White Bluffs Quilt Museum
to preserve and teach...
294 Torbett Street
Richland, WA 99354
(509) 943-2552
White Bluffs Quilt Museum
About Us
-  Fiber Fest 2019
-  Event Schedule
-  Stash Sale
-  Log Cabin Challenge
-  Challenge Entry Form
Traveling Exhibits
Childrens Classes
-  Childrens Summer Classes
-  Children's Class Registration Form
Classes and Demonstrations
-  Stencil a Tee Shirt
-  Machine Sewing
-  Working with Wood
-  Beginning Weaving
-  Red Bag/Purse
-  Learn to Knit
-  Crazy Quilt Pillow
-  Twining
-  Kumihimo
-  Paper Piecing, the easy way
-  Market Bag
-  Curvey Little Neck Bag
-  Disappearing 9-Patch
-  Explore Alcohol Inks
Friendship Groups
Preserving Your Textiles
-  Flood Damaged Textiles
-  Documenting Textiles
Quilt Index Project
-  White Bluffs Member Quilts for sale
Local Textile Guilds
Meet Our Sponsors
Great Links

Native American Heritage Celebration

White Bluffs Quilt Museum 
Celebrates Native American Heritage
Our 2018 Celebration begins with an exhibit at the Richland Library
October 1 - 31, 2018
This exhibit includes a collection of quilt blocks designed to tell the story of the
Corps of Discovery as they searched for a continuous water route across the continent.
Lewis & Clark's mission was to map the entire route and record
as much data as they could about the flora, fauna and native peoples on their journey.
White Bluffs Quilt Museum Native American Textiles and Artifacts
October 1 - November 30, 2018
This exhibit features Native American Artifacts and Textiles, including
a collection of vintage Pendleton Blankets and Najavo pottery.

A very special "Thank You"
to the Wanapum People
and the Yakama Nation for two very special dance presentations.
Thursday, October 18th, 1-2 & 2-3 pm
A school presentation at White Bluffs for grades 4 through 6, 
on the cultural significance and history
of the Native American Dances, Presented by Lela Buck 
and a Social Dance Troupe from the Wanapum.
Saturday, October 20, 6:30 pm
A family presentation from the Yakama Nation that will include a performance and
slide show on the tribal dances, complete with dances and regalia, 
at White Bluffs Quilt Museum. There are many stories and symbols that are reflected in 
the  Native American dances. These are only a few examples: 
Eagle Dance
The eagle is a god like fowl of the air that many American Indians admired throughout our history. 
The dance represents the flight and movements throughout his life. 
This dance varies from tribe to tribe.  It primarily is performed in the southern pueblo tribes.
Owl Dance
Is a socializing dance with a boy and a girl.  It was a time for couple to dance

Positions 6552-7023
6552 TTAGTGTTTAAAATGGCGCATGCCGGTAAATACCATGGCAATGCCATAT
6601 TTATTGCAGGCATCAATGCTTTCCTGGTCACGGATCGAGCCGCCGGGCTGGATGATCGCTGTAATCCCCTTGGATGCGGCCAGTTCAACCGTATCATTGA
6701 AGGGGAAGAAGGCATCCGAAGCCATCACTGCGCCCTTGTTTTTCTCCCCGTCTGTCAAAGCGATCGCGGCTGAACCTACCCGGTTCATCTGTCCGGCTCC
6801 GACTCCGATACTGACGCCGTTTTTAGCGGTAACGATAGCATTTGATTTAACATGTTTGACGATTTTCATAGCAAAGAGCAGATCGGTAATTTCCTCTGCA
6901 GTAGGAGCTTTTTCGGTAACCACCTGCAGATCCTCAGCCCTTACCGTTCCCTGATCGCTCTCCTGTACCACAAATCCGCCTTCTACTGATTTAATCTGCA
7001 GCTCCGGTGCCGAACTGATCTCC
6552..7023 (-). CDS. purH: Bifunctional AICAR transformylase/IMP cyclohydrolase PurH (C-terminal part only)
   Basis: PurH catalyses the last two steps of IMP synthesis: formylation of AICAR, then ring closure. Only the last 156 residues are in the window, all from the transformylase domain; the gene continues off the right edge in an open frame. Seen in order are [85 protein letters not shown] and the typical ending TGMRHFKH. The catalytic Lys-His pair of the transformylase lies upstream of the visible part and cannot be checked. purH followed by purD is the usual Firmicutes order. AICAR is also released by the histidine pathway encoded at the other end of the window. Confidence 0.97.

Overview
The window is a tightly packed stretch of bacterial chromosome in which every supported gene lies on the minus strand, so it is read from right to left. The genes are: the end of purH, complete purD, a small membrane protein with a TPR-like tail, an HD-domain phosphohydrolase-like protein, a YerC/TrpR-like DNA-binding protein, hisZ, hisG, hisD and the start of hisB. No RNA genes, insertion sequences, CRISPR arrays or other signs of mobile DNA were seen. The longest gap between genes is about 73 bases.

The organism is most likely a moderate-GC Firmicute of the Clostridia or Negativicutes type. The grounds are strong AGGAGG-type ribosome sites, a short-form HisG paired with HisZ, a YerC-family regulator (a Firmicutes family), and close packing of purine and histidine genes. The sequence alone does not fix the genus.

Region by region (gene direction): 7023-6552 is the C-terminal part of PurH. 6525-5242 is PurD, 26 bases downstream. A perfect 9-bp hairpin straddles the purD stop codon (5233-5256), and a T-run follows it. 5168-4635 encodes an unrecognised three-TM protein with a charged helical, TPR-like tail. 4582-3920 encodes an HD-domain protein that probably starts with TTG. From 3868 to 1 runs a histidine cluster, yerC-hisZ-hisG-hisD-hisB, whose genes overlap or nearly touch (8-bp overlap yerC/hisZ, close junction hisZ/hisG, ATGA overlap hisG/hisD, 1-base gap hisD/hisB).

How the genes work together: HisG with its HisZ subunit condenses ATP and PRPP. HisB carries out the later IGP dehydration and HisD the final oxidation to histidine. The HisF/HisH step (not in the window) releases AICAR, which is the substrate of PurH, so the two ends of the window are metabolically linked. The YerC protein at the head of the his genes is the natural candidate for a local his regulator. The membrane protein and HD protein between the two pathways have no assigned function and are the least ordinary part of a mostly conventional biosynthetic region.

to the unique beat of the drum. Traditionally, the girls were to ask the boys to dance,
if the boy refused he had to pay with money or a gift.
The Buffalo
The buffalo dance reminds our people of the great abundance
of food our Creator has provided.  We dance to honor the Buffalo and his movements. 
This dance is held in high regards to the Plains Indians, including the Comanche.
Swan Dance
One morning a young elder was camping during the night in the cascade mountains. 
She awoke to a beautiful noise near the waters. 
As she went to the waters she saw swans singing together, songs of joys and happiness. 
The Swans told her she can have these same feelings among her people. 
The swans symbolize unity and love.  Our Yakama people perform this dance.

These presentations are free and open to the public.

Movie Night 
Western Thunder, Friday, October 26, 6:30 pm
The Collected Works of Frank McCarthy
Art reproductions synchronized to epic music.
A collection of 100 original works of art with an hour of music.
Frank McCarthy's artistic approach is not to create a historical document, 
but a portrayal of a scene that has happened many times in many places in
the West. Each scene holds as much visual impact, detail, and action
as possible. Narration free – pure enjoyment. 58 minutes
Location: White Bluffs Quilt Museum
 Encounters, Friday, November 2nd. 6:30 pm
The Art of Bev Doolittle, with Native Wood Flute Music by Werner John.
Bev Doolittle's work reflects her love of horses, passion for the natural world
and her affinity for the Native American's spiritual relationship to the land
No narration – pure enjoyment. 50 minutes
Location: White Bluffs Quilt Museum


This program has been made possible by grants from the City of Richland and 
a Historic Preservation Grant from Benton County.

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